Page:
Lord of the Rings: Rare discovery in Bronze Age tomb prompts new consideration of Greek history

When University of Cincinnati researchers uncovered the tomb of a Bronze Age warrior—left untouched for more than 3,500 years and packed with a spectacular array of precious jewelry, weapons and riches—the discovery was hailed by experts as “the find of a lifetime.”

Now, only a year after archaeologists completed the excavation, new understandings of the artifacts—particularly the discovery of four golden rings—and the insights they provide to the origins of Greek civilization may prove to be the team’s next big discovery.

Shari Stocker, a senior research associate in UC’s Department of Classics, and Jack Davis, the university’s Carl W. Blegen chair in Greek archaeology, will reveal the UC-based team’s findings from the so-called “Griffin Warrior” grave Thursday, Oct. 6, at The American School of Classical Studies at Athens, Greece.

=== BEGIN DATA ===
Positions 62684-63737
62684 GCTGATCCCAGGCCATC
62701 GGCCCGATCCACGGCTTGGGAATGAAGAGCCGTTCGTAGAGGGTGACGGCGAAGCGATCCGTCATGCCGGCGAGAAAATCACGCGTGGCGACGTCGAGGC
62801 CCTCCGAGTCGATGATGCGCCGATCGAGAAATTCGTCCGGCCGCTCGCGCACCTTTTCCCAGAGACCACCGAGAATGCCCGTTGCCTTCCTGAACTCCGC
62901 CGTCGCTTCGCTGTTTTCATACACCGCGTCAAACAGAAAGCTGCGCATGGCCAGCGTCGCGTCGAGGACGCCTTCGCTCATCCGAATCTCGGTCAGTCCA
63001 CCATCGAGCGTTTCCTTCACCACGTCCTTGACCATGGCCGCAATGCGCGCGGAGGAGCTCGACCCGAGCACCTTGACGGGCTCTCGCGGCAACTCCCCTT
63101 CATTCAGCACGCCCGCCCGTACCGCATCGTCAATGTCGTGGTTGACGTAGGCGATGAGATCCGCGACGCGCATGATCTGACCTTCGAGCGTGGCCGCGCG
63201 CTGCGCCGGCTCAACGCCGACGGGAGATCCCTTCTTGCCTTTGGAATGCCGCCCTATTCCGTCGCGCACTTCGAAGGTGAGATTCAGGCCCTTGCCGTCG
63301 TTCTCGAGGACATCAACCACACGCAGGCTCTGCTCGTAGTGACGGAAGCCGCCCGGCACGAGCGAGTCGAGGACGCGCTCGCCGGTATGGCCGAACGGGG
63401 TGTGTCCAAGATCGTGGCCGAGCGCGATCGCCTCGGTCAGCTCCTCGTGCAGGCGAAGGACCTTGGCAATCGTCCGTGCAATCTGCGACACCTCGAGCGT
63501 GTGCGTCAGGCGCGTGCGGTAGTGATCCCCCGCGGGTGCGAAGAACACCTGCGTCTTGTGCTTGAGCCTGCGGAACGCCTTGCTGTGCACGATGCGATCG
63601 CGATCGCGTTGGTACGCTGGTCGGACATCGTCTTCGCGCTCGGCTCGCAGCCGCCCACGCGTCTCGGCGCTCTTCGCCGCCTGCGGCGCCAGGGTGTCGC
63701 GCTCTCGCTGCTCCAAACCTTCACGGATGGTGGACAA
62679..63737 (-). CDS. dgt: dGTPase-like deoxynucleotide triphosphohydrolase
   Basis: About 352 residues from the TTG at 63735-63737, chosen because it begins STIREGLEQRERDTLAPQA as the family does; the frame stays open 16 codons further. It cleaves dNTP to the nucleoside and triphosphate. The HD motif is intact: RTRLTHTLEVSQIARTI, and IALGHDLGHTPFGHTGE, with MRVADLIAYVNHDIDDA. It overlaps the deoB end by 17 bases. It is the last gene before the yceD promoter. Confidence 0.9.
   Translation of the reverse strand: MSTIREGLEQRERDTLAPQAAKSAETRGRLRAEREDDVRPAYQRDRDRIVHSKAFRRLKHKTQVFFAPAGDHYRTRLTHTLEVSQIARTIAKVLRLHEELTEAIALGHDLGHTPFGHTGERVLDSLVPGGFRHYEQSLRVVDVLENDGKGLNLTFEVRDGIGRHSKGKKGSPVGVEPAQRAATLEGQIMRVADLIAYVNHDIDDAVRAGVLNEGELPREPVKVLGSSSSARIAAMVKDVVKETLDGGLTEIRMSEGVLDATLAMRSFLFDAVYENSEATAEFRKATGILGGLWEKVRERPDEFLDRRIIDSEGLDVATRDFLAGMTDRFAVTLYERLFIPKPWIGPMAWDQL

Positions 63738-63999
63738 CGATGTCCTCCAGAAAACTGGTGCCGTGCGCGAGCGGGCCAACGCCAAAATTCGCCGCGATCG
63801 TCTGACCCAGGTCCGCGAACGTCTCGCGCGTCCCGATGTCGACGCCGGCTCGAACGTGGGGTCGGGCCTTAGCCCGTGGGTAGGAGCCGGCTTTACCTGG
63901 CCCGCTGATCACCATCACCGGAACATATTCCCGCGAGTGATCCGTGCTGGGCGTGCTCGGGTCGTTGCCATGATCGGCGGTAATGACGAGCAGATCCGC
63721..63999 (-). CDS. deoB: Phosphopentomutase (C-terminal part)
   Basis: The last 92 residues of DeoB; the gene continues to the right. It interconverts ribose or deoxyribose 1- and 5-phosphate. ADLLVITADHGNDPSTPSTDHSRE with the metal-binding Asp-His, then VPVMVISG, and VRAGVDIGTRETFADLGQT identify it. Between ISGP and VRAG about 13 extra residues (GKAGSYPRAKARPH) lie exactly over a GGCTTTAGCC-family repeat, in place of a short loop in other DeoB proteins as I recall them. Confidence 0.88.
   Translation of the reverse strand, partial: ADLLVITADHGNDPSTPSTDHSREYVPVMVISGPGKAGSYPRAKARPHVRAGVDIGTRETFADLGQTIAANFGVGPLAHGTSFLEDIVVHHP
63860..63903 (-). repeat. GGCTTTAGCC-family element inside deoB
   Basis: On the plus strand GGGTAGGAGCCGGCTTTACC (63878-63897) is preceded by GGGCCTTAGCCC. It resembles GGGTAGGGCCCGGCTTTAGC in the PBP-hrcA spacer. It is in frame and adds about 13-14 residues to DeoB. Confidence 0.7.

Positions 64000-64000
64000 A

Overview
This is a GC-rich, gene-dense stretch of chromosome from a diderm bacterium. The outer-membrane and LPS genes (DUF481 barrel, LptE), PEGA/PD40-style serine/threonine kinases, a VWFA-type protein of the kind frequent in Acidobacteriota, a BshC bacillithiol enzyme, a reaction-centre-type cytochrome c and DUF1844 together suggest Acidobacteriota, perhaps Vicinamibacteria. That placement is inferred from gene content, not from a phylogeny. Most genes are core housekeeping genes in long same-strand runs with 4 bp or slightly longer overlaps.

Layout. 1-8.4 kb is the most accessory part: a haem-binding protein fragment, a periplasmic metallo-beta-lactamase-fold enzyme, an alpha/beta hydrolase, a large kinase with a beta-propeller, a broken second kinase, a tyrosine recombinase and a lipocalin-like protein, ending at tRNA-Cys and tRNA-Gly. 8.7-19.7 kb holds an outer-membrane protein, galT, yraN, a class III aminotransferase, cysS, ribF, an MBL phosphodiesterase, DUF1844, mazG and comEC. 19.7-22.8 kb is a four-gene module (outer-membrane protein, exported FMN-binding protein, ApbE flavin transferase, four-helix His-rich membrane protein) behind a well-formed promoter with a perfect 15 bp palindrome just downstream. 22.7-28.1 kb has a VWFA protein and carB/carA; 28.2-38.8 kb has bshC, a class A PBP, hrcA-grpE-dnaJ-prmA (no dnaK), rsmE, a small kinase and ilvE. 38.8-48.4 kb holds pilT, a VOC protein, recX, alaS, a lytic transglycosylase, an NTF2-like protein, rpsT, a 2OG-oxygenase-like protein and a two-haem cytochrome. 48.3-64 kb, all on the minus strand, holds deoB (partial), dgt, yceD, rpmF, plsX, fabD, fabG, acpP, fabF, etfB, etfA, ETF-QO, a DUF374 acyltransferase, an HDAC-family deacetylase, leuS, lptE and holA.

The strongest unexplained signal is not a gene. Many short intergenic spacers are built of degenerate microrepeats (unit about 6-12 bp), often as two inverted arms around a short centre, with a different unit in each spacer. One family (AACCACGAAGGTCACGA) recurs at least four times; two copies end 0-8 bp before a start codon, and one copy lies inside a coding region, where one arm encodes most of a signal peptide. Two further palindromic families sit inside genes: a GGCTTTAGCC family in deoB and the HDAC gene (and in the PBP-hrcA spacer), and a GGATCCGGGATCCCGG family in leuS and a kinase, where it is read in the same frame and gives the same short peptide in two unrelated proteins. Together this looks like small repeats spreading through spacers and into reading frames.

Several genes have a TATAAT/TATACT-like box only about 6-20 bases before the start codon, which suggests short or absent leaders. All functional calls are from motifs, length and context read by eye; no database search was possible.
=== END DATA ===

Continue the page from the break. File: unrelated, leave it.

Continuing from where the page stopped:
The husband-and-wife team’s highly anticipated lecture is generating worldwide attention, including a feature in the New York Times.

The ‘find of a lifetime’

Stocker and Davis, along with other UC staff specialists and students, stumbled upon the remarkably undisturbed and intact tomb last May while excavating near the city of Pylos, an ancient city on the southwest coast of Greece.

Inside they discovered the well-preserved remains of what is believed to have been a powerful Mycenaean warrior or priest in his early- to mid-30s who was buried around 1500 B.C. near the archeological excavation of the Palace of Nestor.

Immortalized in Homer’s “Odyssey,” the large administrative center was destroyed by fire sometime around 1180 B.C., but remains the best-preserved Bronze Age palace on the Greek mainland. UC archaeologist Carl Blegen first discovered the Mycenaean ruins in 1939, where he unearthed a number of clay tablets written in Linear B script, the earliest known written form of Greek.